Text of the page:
Westinghouse Obituary - .PDF file.
Our obituary of the remarkable inventor and entrepreneur George Westinghouse doesn’t mention the rivalry for which he’s best-known today
One of the peculiarities of obituaries in archive editions of The Engineer is that they often don’t cover what you might expect them to. We remember George Westinghouse as the father of alternating current, and for his ‘war of the currents’ with Thomas Edison, who was a proponent of direct current, believing it safer. It’s a colourful story, taking in as it does the deliberate electrocution of an unfortunate elephant called Topsy (by Edison). The Engineer’s lengthy obituary of Westinghouse doesn’t mention rivalry with Edison once; indeed it hardly mentions AC at all.
In fact, the bulk of the obituary is dedicated to one of Westinghouse’s earlier inventions: the railway air brake. Westinghouse began to think about this when he was about 20, after he was delayed for two hours between his home in Schenectady, New York and the Bessemmer Steel plant in Troy, New York, by the collision of two freight trains. ‘The loss of time and inconvenience arising from this accident suggested that if the drivers of the two trains had had some way of applying brakes to all the wheels the accident might never had happened’ the obituary says (continues below).
While thinking of ways this might be achieved, Westinghouse read about the construction of the Mont Cenis Tunnel, the first large tunnel under the Alps. This was done using newly-invented compressed-air drills, which quintupled the rate of progress the tunnelers had msade using hand drills. At the time, Westinghouse had been experimenting unsuccessfully with powering his brake using steam, but he quicly switched to pneumatics, and filed a patent for his invention in 1867, when he was just 22 (his first of over 250 patents). Characteristically, he then started a company to make and sell his brakes, and quickly made his first sale to the Pennsylvania and Panhandle Railroad. As it happens, in the first trial of the system, the driver used the brake to avoid hitting a horse on the track.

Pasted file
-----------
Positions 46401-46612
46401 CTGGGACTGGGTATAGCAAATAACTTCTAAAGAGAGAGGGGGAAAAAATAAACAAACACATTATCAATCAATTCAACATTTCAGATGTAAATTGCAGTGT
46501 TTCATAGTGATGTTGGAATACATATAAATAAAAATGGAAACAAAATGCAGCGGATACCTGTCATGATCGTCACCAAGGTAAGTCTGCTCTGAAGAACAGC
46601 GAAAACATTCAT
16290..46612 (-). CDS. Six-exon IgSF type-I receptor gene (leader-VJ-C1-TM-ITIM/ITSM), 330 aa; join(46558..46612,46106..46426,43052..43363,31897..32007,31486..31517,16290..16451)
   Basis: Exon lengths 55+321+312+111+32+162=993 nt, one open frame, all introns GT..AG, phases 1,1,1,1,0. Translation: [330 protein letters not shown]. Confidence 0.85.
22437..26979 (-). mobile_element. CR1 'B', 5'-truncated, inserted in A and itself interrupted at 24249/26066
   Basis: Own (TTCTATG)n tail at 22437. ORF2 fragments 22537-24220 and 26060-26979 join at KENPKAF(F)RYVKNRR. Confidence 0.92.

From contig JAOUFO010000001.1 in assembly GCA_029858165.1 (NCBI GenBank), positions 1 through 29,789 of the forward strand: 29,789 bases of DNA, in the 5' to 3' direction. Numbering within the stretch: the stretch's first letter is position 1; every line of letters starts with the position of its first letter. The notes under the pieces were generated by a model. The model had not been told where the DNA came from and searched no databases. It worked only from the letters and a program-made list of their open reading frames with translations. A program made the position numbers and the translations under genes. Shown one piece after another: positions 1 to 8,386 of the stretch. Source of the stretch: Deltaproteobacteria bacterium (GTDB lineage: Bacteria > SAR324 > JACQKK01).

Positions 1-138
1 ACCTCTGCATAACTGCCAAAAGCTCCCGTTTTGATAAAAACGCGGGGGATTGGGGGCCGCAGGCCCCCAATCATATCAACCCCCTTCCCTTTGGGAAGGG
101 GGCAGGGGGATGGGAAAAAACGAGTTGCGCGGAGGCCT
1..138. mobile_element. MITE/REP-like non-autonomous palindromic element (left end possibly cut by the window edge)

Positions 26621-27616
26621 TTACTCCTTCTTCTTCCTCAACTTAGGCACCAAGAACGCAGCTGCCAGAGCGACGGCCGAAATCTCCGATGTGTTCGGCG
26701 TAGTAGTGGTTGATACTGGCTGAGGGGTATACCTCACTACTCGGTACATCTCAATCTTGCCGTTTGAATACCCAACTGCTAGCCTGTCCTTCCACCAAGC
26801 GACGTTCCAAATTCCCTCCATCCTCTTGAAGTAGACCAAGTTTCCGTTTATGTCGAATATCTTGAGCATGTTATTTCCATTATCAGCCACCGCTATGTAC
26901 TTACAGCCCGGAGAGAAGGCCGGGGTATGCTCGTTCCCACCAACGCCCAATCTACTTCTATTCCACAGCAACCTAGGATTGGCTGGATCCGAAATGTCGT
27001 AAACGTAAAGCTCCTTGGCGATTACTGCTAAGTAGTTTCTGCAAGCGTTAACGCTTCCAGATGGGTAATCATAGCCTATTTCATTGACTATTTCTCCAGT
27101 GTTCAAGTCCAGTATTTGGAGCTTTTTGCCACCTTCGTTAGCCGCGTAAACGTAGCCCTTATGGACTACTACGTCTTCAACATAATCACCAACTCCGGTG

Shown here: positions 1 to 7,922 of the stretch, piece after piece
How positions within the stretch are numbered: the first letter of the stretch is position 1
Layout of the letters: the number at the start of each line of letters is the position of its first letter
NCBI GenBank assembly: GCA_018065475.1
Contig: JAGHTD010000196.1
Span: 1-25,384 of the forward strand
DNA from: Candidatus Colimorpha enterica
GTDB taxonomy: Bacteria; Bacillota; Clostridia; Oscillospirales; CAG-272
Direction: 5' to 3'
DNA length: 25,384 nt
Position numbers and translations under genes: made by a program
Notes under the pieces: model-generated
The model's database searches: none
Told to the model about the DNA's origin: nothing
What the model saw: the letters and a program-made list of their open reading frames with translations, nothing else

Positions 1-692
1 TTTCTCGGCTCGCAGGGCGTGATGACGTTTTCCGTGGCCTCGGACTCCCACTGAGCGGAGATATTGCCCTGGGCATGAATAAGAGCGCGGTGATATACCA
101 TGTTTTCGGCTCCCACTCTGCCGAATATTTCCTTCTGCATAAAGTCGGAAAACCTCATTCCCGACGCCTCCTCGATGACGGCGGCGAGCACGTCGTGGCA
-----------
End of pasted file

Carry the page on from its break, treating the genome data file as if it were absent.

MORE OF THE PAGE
Things didn’t go all his way, however. ‘One of the railway magnates of the time told him that anyone who proposed to stop a train by compressed air was nothing short of a fool,’ the obituary says. ‘But Westinghouse was not a fool, and he had introduced a brake which was, even in its then condition, vastly superior to anything which had been hitherto devised.’
The obituary mentions that Westinghouse had a talent for spotting and befriending talented engineers, and getting them to work with him. It picks out Nicola Tesla, whose three-phase motors Westinghouse put on the market; Oliver Shallenberger, who invented the watt-hour meter; and Charles Scott, inventor of three to two—phase transformers.
Westinghouse was a compulsive inventor and worked across a wide range of fields, not at all confined to railways and electricity — although he held 70 electrical patents including 16 for metallic-filament lamps. It was said of him that ‘his mind is so quick that he sees the essential point in a complicated situation even before the story can be fully told to him,’ and that ‘once determined on his course, he is not to be laughed out of it, frightened out of it, or bought off.’